Around 6:30 am, April 18th, an ice avalanche occurred off the West Shoulder of Everest hitting an area just below Camp 1 which is located at 19,500′ but near the top of the Icefall. The estimated altitude was 5800m or 19,038′.
At this point in the Everest season, only one commercial team, IMG’s Hybrid group, was in the Western CWM as they had climbed to Camp 1 the previous day. Many other teams with an estimated client base of 350 non-Sherpas had only recently arrived at EBC and were preparing to make the same climb today or tomorrow.
However, there were over 100 Sherpas from multiple teams ferrying loads to Camp 1 and Camp 2. Some had already completed their job and were returning to Everest Base Camp, some were still climbing higher. The avalanche released without warning and so suddenly that it was impossible to avoid the impact. The area of impact is heavily crevassed making rescues difficult.
An estimated 100 Sherpas or Westerners were estimated to be above the impact area and are cut-off from returning to base camp until a new route can be put in by the Icefall Doctors, a dedicated set of experts in route fixing within the Khumbu Icefall. This could take several days depending on the damage but these Sherpa are skilled and can do amazing work, plus they will get help for all the other Sherpa.
My best estimate is that the area that released was a large snow and ice serac located low on the West Shoulder of Everest. This serac has generated great concern for years and was one of the reasons Himex canceled their 2012 season for fear it would release. It has released three out of the last four years.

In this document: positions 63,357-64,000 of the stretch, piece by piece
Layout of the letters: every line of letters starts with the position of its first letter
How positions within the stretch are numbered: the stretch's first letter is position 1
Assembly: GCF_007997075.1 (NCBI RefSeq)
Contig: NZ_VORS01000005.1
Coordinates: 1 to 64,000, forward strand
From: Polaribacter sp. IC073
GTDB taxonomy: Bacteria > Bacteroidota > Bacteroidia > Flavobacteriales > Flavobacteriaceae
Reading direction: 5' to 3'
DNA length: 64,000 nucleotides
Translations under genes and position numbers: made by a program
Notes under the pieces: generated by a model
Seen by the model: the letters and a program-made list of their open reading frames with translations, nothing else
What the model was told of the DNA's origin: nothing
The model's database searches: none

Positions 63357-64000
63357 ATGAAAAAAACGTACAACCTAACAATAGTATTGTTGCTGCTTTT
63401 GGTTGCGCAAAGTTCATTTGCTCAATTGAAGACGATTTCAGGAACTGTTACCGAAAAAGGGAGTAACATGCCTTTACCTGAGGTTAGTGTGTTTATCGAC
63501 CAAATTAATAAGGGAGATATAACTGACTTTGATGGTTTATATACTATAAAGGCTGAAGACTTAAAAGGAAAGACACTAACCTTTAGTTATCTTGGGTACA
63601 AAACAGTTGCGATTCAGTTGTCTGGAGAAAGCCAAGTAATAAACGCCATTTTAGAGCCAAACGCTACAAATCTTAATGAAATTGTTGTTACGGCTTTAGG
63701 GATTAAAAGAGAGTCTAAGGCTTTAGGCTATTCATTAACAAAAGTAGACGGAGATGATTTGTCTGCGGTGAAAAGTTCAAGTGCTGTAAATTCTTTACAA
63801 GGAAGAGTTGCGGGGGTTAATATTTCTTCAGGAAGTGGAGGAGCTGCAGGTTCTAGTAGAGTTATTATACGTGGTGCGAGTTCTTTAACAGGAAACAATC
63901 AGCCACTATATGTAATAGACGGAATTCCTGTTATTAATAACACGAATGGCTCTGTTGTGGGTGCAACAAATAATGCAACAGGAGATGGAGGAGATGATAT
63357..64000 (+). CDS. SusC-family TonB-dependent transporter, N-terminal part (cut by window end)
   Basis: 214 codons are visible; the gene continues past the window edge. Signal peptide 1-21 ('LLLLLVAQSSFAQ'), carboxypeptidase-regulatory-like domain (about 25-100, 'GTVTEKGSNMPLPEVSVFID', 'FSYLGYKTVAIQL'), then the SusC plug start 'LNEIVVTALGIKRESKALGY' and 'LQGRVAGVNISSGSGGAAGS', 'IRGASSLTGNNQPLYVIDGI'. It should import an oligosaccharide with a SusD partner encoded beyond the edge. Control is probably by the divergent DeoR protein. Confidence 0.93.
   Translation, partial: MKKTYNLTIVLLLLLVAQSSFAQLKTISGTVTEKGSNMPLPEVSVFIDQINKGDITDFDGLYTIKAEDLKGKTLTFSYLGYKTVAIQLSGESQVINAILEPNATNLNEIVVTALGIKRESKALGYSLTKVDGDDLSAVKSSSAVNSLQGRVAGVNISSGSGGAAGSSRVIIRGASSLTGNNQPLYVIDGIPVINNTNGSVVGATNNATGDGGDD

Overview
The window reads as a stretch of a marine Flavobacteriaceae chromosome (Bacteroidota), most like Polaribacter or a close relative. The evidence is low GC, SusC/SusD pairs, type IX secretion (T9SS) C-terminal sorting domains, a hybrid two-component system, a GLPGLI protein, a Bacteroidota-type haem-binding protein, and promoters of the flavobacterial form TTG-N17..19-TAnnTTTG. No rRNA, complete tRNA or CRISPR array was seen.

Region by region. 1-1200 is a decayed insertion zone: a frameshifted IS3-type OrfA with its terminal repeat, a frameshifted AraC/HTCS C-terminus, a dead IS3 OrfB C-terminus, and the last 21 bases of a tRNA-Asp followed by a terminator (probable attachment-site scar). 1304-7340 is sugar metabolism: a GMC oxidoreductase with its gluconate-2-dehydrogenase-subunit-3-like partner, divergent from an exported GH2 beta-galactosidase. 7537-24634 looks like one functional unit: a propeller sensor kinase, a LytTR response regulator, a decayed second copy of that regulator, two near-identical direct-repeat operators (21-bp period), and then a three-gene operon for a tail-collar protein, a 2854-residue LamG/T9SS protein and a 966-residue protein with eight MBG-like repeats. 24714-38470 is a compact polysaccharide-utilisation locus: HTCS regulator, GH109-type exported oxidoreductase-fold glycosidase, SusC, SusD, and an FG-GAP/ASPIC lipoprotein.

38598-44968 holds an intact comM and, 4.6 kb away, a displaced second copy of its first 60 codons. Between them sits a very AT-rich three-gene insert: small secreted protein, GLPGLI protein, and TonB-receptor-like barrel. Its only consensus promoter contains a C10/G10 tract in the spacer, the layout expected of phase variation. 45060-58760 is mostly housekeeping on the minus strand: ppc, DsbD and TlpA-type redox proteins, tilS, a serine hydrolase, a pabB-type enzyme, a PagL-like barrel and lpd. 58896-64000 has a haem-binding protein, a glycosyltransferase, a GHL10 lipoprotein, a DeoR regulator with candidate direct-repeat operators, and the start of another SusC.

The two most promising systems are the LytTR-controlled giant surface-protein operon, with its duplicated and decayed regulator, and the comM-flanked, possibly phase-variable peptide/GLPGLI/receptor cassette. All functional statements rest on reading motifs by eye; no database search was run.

Khumbu Icefall Popcorn area in 2011
Immediately after the avalanche spray subsided, Sherpas searched the debris field and found 8 survivors. Eyewitnesses reported boots protruding through the snow. Many however were buried and their bodies recovered later. A person can suffocate within minutes when buried under heavy snow.
Avalanche beacons are rarely used by Everest climbers but have been used for several years by Himalayan Experience, aka Himex- Russell Brice. None of their Sherpas were involved in this incident so it is unclear if beacons would have aided in the recuse. Also, the search team must have had proper search equipment to use the beacons. This incident may change how teams view this valuable tool.
Helicopters were called in to take the bodies back to base camp using the long line technique where the body is attached to a line connected to the helicopter thus avoiding having the helicopter land on unstable terrain. Survivors were flown to Lukla or Kathmandu for further treatment.